of continuing to delay this.
The State is opposing bail claiming that Madzore has been on the run for the
past five months and that he is a flight risk and has contacts
The youth leader is one of 28MDCmembers who have been arrested since May on
charges of murdering Mutedzaa police officer at Glen View 3 Shopping Centre.
The police officer was murdered by unknown revellers at a night club.
17 October 2011
National Association of Non-Governmental Organizations Secretary General
Godwin Phiri said such attacks on NGOs have long been a feature of
Tatenda Gumbo | Washington
Zimbabwean Local Government Minister Ignatius Chombo has accused civic
groups of working with the West to promote instability and an agenda of
Chombo, of the ZANU-PF party of President Robert Mugabe, was speaking late
last week in Zaka district, Masvingo province, at a ceremony handing over
food aid under the government’s Zunde Ramambo ("Chief's Granary") program.
He said non-governmental organizations should seek to complement government
efforts rather than, as he charged, trying to destabilize it with the help
of Western nations.
Chombo said all non-governmental organization programs should be approved by
relevant government authorities or face closure.
National Association of Non-Governmental Organizations Secretary General
Godwin Phiri said such attacks on NGOs have long been a feature of
He said it is time ministers avoided such rhetoric as Zimbabwean
non-governmental organizations are making a critical contribution to
ZANU-PF politicians have often accused International and Zimbabwean
non-governmental organizations of pursuing hidden agendas, especially in
electoral periods. Before the 2008 elections President Mugabe's government
of the time issued directives barring most field activities of
17 October 2011
PTUZ president Takavafira Zhou said teacher representatives have demanded
that the government urgently address the situation, as some of rehired
teachers have abandoned their classrooms
Gibbs Dube | Washington
The Progressive Teachers Union of Zimbabwe said Monday that the country's
Public Service Commission owes more than two years of salaries to more than
1,000 teachers who rejoined the public service in 2009 when the new unity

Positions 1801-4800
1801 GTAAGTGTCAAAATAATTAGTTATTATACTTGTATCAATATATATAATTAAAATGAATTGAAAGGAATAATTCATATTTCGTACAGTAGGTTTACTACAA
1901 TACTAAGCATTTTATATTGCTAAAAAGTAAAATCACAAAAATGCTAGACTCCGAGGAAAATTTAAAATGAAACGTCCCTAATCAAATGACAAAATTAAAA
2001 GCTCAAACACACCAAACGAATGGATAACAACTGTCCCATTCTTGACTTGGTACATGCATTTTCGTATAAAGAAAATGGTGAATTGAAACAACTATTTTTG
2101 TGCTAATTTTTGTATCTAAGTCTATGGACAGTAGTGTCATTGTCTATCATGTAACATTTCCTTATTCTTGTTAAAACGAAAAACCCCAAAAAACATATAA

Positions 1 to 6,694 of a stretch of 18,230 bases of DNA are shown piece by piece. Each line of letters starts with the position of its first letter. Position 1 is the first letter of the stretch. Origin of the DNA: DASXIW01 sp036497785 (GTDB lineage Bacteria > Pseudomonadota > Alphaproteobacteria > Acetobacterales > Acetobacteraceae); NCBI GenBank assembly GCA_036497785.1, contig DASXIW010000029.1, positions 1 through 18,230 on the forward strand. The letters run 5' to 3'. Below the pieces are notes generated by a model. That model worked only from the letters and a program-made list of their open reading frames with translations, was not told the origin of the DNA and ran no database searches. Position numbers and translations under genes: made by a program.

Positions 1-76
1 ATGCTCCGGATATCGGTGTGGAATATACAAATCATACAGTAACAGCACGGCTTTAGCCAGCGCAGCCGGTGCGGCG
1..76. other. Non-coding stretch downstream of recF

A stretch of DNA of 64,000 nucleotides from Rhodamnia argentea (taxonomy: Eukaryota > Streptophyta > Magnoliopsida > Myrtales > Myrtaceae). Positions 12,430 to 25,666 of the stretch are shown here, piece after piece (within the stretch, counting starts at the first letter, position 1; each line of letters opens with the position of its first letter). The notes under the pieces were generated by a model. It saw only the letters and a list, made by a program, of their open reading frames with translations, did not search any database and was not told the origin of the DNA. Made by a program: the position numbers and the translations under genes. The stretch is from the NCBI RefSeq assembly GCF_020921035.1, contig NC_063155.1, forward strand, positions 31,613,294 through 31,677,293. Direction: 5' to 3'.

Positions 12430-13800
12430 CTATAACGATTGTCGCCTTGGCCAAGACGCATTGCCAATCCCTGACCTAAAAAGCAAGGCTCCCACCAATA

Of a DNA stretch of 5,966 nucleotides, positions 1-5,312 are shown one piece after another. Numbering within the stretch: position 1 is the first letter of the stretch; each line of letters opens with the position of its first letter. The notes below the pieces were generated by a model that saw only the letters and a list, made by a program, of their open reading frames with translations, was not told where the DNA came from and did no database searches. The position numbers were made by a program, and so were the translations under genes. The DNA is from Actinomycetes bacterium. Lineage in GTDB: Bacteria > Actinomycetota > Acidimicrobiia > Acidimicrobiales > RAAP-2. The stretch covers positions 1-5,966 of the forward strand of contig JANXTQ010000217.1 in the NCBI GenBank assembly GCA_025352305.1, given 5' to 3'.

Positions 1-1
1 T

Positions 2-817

government declared an amnesty for those who had left the profession for
PTUZ president Takavafira Zhou said teacher representatives have demanded
that the government urgently address the situation, as some of rehired
teachers have abandoned their classrooms and left the country because of
non-payment of salaries.
Zhou said politics appeared to be a factor in the issue as many unpaid
teachers are members of the former opposition Movement for Democratic
He said the 8,000 teachers who responded to the amnesty were also victimized
because the Public Service Commission only gave them 12-month contracts, not
VOA Studio 7 was unable to reach Education Minister David Coltart or Public
Service Minister Lucia Mativenga immediately for comment.
Zhou said Public Service Commission staff must be held accountable.
"It is surprising that the government is victimizing these professionals at
a time when it is looking for teachers in order to revive the education
sector," he said.
Political analyst George Mkhwanazi said he believes some Public Service
Commission staff with ties to ZANU-PF are discriminating against the rehired
VOA 1 hour ago
The Zimbabwe Broadcasting Authority has held the first of four public
hearings to scrutinize applications for two commercial radio licenses. But
there are concerns the licenses have already been awarded to allies of
President Robert Mugabe's ZANU-PF party, and that the hearings are a sham.
KissFM was the first of four finalists for two commercial radio licenses to
present their bid in a public hearing held in Harare. But CEO Musi Khumalo
was unwilling to speak about the bid, or what the company hopes to achieve
if their application is successful.
"Really I feel so bad. I am one of you, but this is a bid under
consideration so it might not be appropriate for us to speak. Not right
now," said Khumalo.
KissFM would be funded by regional banking group BancABC, and bank CEO